Plasma buprenorphine concentrations after Sixmo are illustrated in figure 3. Mean plasma buprenorphine concentrations up to day 28 are based on data from the relative bioavailability study PRO-810 (which had intensive PK sampling), while concentrations after day 28 are based on pooled data from studies PRO-805, PRO-806, PRO-807 and PRO-811.

Figure 3: Plasma buprenorphine concentrations after insertion of Sixmo (concentrations up to day 28 are based on study PRO-810, while concentrations after day 28 are based on studies PRO-805, PRO-806, PRO-807 and PRO-811)

Distribution

Buprenorphine is approximately 96% protein bound, primarily to alpha and beta globulin.

Biotransformation

Buprenorphine undergoes N-dealkylation to its major pharmacologically active metabolite norbuprenorphine and subsequent glucuronidation. The formation of norbuprenorphine was initially found to be performed by CYP3A4; subsequent studies also demonstrated the involvement of CYP2C8. Both buprenorphine and norbuprenorphine can further undergo glucuronidation by UDP-glucuronosyltransferases.

Elimination

A mass balance study of buprenorphine showed complete recovery of radiolabel in urine (30%) and faeces (69%) collected up to 11 days after dosing. Almost all of the dose was accounted for in terms of buprenorphine, norbuprenorphine, and two unidentified buprenorphine metabolites. In urine, most of the buprenorphine and norbuprenorphine was conjugated (buprenorphine: 1% free and 9.4% conjugated; norbuprenorphine: 2.7% free and 11% conjugated). In faeces, almost all of the buprenorphine and norbuprenorphine were free (buprenorphine: 33% free and 5% conjugated; norbuprenorphine: 21% free and 2% conjugated).

Buprenorphine has a mean elimination half-life from plasma ranging from 24 to 48 hours.

Special populations

Hepatic impairment

The effect of hepatic impairment on the pharmacokinetics of Sixmo has not been studied.

Buprenorphine is extensively metabolized in the liver and increased plasma levels were found to be increased in patients with moderate and severe hepatic impairment.

Sixmo is contraindicated in patients with severe hepatic impairment.

Renal impairment

Renal elimination plays a relatively small role (approximately 30%) in the overall clearance of buprenorphine and buprenorphine plasma concentrations were not increased in patients with renal impairment. No Sixmo dose adjustment is therefore considered necessary for patients with renal impairment.

Elderly

Clinical studies of Sixmo did not include patients over 65 years; therefore, the use of the product in this population is not recommended. The efficacy and safety of buprenorphine in elderly patients > 65 years has not been established.

5.3 Preclinical safety data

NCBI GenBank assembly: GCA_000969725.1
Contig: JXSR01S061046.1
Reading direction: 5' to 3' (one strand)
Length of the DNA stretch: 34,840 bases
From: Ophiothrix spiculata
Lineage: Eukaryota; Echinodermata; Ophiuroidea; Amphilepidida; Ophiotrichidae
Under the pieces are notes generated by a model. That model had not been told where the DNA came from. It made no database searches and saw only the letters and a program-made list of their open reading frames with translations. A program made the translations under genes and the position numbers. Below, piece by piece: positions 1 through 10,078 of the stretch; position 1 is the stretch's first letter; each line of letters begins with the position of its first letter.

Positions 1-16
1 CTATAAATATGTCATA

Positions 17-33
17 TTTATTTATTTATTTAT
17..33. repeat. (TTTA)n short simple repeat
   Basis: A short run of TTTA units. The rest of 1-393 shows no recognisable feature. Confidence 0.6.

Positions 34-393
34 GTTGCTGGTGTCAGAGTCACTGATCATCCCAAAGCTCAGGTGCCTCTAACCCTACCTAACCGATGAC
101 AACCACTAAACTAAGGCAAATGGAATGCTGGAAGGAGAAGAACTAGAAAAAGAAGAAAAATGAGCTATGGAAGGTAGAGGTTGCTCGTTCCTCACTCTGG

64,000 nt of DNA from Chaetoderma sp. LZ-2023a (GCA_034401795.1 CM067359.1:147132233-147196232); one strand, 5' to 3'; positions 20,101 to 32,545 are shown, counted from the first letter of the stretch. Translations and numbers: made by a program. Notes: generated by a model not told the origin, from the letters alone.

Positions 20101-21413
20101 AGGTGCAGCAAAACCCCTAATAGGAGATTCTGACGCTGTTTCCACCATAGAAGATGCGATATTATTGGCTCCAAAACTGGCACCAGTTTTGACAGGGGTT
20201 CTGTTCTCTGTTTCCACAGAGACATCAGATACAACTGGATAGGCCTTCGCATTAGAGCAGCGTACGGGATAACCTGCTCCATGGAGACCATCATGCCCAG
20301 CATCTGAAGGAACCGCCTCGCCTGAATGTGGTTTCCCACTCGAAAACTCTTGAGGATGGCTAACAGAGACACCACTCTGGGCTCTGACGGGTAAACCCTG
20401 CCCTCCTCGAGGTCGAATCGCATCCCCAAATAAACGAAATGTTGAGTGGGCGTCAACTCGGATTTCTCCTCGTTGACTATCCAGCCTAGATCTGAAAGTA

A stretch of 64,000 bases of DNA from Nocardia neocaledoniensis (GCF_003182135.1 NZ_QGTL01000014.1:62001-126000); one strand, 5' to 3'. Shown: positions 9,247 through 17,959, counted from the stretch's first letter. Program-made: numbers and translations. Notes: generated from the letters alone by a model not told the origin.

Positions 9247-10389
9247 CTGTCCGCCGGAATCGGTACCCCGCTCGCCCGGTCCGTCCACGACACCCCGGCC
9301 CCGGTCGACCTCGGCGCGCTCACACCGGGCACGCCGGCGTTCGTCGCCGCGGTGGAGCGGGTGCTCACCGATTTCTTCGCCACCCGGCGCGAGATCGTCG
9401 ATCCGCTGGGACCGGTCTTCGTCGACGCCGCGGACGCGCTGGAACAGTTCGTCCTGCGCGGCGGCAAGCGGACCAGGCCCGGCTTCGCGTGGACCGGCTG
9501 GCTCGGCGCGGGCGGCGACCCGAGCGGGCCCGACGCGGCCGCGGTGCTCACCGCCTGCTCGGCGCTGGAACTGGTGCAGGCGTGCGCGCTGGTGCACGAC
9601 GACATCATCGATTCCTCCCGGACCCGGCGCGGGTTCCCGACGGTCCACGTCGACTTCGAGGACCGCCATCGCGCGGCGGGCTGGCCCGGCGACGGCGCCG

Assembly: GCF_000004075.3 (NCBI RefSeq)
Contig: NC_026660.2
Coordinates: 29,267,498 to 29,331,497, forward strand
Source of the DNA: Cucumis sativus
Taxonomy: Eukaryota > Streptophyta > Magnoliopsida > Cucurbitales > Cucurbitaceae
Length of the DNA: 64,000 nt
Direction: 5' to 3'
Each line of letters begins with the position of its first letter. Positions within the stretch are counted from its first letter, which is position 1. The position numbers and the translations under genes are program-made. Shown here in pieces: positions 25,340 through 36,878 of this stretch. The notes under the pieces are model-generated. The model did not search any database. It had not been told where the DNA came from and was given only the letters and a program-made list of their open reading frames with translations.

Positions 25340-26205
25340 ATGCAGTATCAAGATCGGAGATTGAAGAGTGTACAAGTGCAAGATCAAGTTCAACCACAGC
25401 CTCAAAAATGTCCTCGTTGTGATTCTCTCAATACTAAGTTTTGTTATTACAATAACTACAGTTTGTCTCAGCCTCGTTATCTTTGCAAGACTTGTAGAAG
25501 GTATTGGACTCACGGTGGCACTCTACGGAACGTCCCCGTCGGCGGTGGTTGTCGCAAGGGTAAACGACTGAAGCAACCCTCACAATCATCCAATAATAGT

A standard battery of genotoxicity tests conducted on extracts of Sixmo and ethylene vinyl acetate (EVA) placebo implants was negative. Literature data indicated no genotoxic properties of buprenorphine.

There is no suspicion of carcinogenicity based on the clinical use of buprenorphine.

No published information is available regarding a potential effect of buprenorphine on male and female fertility. Studies in animals have shown reproductive toxicity.

When pregnant rats were exposed to buprenorphine through osmotic minipumps from gestation day 7 onwards, maternal food and water consumption was reduced on gestation days 7 to 20. The mortality index was significantly increased in the buprenorphine groups. There was a greater occurrence of resorptions and an increase in the number of stillbirths. Pups born tended to weigh less on postnatal day 1 compared with controls. Pups exposed to buprenorphine only during the prenatal period had a similar body weight compared with controls in the first 3 postnatal weeks. However, pups exposed to opioids postnatally exhibited significant body weights reductions. Maternal exposure to buprenorphine increased perinatal mortality and caused a delay in some development milestones in neonatal rats.

6. Pharmaceutical particulars
6.1 List of excipients

Ethylene vinyl acetate copolymer

6.2 Incompatibilities

Not applicable.

6.3 Shelf life

5 years.

6.4 Special precautions for storage

This medicinal product does not require any special storage conditions.

6.5 Nature and contents of container

Each Sixmo implant is packaged individually into a PET/LDPE/Alu/LDPE-peelable foil laminate sachet.

Implant kit: 4 Sixmo implants with 1 applicator

6.6 Special precautions for disposal and other handling

The removed implant contains a significant amount of residual buprenorphine.

Any unused medicinal product or waste material should be disposed of in accordance with local requirements.

7. Marketing authorisation holder

L. Molteni & C. dei F.lli Alitti Soc.Es.S.p.A.

Strada Statale 67

50018 Scandicci (Firenze)

Italy

8. Marketing authorisation number(s)

PLGB 16046/0027

9. Date of first authorisation/renewal of the authorisation

01/01/2021

10. Date of revision of the text

13/01/2022